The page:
Morning Mail: Djokovic triumphs, hundreds of school abuse claims revealed, $300m boost to arts
Good morning. We’re reporting exclusively on the 381 civil claims made against the Victorian government in the past 12 years for historical child sexual abuse in state schools. Figures drawn from documents obtained under freedom of information laws show what one lawyer calls “the tip of the iceberg” of such crimes.
Meanwhile, Novak Djokovic has enjoyed a dominant Australian Open win. And the Israeli prime minister has announced a series of punitive steps against Palestinians following a deadly attack.
Australian Open | Novak Djokovic called his 10th Australian Open win “the biggest victory of my life” as he equalled Nadal’s 22 grand slams. His defeated opponent, Stefanos Tsitsipas, hailed him “the greatest that has ever held a tennis racket”.
School abuse | Almost 400 civil claims have been made against the Victorian government for historical child sexual abuse in state schools in the past 12 years, with more than half settled out of court.
Asylum limbo | A group of Indigenous Australians who spent almost three years without basic human rights since the high court ruled they could not be deported as aliens have at last been granted special purpose visas allowing them to work, access Medicare and travel internationally.
Child custody | Children’s best interests will become the paramount factor in family law disputes under a major reform which includes scrapping the requirement for courts to consider equal or substantial time with each parent.
Australian arts | The federal government’s 48-year-old arts funding and advisory body will get a $200m funding boost and a new name in the Labor government’s overhaul of Australia’s arts and culture sectors.
Housing crisis | Rising rents mean fewer uni students can afford the share house experience, which used to be a rite of passage into adulthood.
Jerusalem | The Israeli prime minister, Benjamin Netanyahu, has announced a series of punitive steps against Palestinians in the wake of the deadliest terrorist attack in Jerusalem in years in which a gunman killed seven people outside a synagogue.
UK politics | The British prime minister, Rishi Sunak, has sacked the Conservative party chair, Nadhim Zahawi, after he was found to have breached the ministerial code by failing to declare the HMRC investigation into his tax affairs.
Tyre Nichols | Legal experts and civil rights advocates say the harrowing video footage that showed a group of Memphis police officers delivering blow after blow to Tyre Nichols underscores the need for broad reforms of policing in the US.
China Covid | Public anger is growing in China, where the president, Xi Jinping, abruptly reversed three years of “zero Covid” lockdowns in favour of a “let it rip” strategy – for which its detractors say no one was ready.
Iran attack | A series of powerful explosions have damaged an Iranian government weapons factory in the central city of Isfahan in what officials say was a coordinated drone attack.
Who gets to immigrate to Australia?
As the Albanese government promises to create more permanent pathways for migrants, Jane Lee speaks with immigration historian Dr Rachel Stevens about how different policies and world events have shaped Australia’s immigrant intake over decades. Full Story also hears from Lilliana Sanchez and Marina Khan about their experiences migrating to Australia. For more, our interactive graphic shows how immigration policies have changed the makeup of Australia.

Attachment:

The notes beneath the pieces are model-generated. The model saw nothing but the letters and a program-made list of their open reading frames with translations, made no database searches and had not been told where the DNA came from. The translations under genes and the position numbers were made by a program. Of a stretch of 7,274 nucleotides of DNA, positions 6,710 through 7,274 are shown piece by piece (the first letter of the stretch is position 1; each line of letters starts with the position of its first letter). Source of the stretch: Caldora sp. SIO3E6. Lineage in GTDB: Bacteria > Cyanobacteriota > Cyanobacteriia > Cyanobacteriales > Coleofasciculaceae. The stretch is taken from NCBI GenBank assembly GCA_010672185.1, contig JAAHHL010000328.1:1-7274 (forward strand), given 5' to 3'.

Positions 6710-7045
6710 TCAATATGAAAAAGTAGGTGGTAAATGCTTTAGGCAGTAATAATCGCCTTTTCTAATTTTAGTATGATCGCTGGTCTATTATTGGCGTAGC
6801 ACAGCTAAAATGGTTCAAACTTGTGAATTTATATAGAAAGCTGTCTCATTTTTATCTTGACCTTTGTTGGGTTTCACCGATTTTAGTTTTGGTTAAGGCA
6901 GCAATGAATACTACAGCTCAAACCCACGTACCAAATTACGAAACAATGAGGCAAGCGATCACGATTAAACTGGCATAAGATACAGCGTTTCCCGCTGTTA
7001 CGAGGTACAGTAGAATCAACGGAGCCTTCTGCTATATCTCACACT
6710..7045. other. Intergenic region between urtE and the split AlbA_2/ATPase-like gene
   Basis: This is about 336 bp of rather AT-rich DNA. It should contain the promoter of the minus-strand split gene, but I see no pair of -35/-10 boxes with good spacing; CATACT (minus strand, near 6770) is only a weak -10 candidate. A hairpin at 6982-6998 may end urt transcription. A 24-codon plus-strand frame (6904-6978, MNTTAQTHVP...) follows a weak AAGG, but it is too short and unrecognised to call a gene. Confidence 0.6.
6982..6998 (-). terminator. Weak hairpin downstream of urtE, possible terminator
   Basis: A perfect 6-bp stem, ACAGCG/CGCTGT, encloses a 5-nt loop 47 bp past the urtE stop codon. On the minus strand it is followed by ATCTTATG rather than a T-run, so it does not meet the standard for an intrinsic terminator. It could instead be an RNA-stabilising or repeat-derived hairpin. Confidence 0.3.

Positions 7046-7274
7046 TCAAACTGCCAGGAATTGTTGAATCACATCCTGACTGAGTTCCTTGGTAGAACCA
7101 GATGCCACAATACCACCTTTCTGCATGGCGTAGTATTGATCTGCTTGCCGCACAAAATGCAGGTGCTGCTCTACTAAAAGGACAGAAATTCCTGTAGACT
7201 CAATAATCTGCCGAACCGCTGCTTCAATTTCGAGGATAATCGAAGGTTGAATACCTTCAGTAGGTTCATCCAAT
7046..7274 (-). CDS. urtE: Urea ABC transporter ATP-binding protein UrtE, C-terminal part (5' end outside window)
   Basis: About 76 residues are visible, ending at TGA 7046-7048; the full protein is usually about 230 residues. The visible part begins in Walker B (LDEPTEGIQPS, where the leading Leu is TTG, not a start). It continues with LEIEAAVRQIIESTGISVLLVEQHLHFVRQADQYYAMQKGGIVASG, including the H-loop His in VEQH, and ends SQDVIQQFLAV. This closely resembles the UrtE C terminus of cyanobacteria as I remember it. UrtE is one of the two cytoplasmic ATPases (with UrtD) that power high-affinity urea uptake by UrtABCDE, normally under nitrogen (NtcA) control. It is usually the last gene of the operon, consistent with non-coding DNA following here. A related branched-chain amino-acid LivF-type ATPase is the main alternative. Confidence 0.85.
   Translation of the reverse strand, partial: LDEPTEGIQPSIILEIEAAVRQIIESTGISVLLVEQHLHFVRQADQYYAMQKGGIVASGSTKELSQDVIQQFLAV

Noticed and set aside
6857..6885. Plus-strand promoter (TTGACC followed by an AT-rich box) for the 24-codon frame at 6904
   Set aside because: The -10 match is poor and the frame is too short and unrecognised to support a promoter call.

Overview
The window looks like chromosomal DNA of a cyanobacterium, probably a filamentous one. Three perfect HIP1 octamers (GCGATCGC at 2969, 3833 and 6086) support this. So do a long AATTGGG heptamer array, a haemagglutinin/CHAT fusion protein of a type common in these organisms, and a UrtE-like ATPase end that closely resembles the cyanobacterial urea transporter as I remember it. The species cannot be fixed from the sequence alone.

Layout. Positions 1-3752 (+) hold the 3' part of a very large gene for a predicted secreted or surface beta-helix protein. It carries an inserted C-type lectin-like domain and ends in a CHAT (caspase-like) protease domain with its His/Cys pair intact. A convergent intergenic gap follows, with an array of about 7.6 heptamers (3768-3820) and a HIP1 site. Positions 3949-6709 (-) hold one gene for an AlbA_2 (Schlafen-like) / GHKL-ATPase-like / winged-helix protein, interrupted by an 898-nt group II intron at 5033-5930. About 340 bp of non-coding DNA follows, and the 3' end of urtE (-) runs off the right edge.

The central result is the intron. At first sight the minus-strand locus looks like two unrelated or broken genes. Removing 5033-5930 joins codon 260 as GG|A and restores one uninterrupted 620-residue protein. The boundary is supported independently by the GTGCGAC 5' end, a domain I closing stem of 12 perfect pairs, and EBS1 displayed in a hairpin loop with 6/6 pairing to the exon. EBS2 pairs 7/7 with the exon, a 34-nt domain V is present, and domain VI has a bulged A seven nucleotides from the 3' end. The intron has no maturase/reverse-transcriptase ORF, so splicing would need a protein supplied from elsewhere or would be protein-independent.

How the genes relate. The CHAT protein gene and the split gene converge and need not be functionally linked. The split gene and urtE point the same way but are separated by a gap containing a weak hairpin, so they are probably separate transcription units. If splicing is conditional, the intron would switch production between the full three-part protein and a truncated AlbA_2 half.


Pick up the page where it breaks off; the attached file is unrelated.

In a 2022 literary scandal, the acclaimed Australian author John Hughes was found to have plagiarised whole sentences from Leo Tolstoy and F Scott Fitzgerald. When a former student discovered he was among those greats, his reaction was complicated.
“Lots of people can imagine that hurt, I assume,” writes Joseph Earp. “But I can’t imagine that many other people understand the way it felt good, too.”
Not the news
An animal shelter in New York deviated from the usual pet adoption ads that promise a sweet-tempered, friendly companion with its honest appraisal of Ralphie, a French bulldog, as a “whole jerk”. The refreshingly honest adoption bio for the 14-month-old pup needing a home proclaims him a “fire-breathing demon” with boundary issues. Anyone?
The world of sport
ODI cricket | A swashbuckling century from South Africa’s beleaguered captain, Temba Bavuma, laid the platform for a stunning victory against England by five wickets with five balls to spare.
FA Cup | Brighton beat Liverpool 2-1; Stoke triumphed over Stevenage; Wrexham and Sheffield United were 3-all.
Australian Open | After last night’s thrilling finals, we take a look at our favourite photos from the tournament.
Further restrictions on alcohol in Alice Springs are likely when a report is handed back to the state’s government this week, NT News says, after the rise of antisocial behaviour in the town led Anthony Albanese to push for a tougher change. The Australian reports that this country is expanding its strategic footprint in Solomon Islands to help push back China’s Pacific influence. The Age speaks to the mother of an Indigenous woman who died in custody, ahead of the release of coroner’s findings on the case.
What’s happening today
Commuter havoc | Sydney commuters are being told to “brace for chaos” as the Rail, Tram and Bus Union says thousands of bus trips will be cut across the city from today.
Auckland floods | Residents in Auckland, New Zealand have been warned of more heavy rain today; flooding since Friday has killed four people.
Murdoch v Crikey | Guardian Australia will cover the next hearing in a defamation lawsuit by Lachlan Murdoch against the operators of Crikey.
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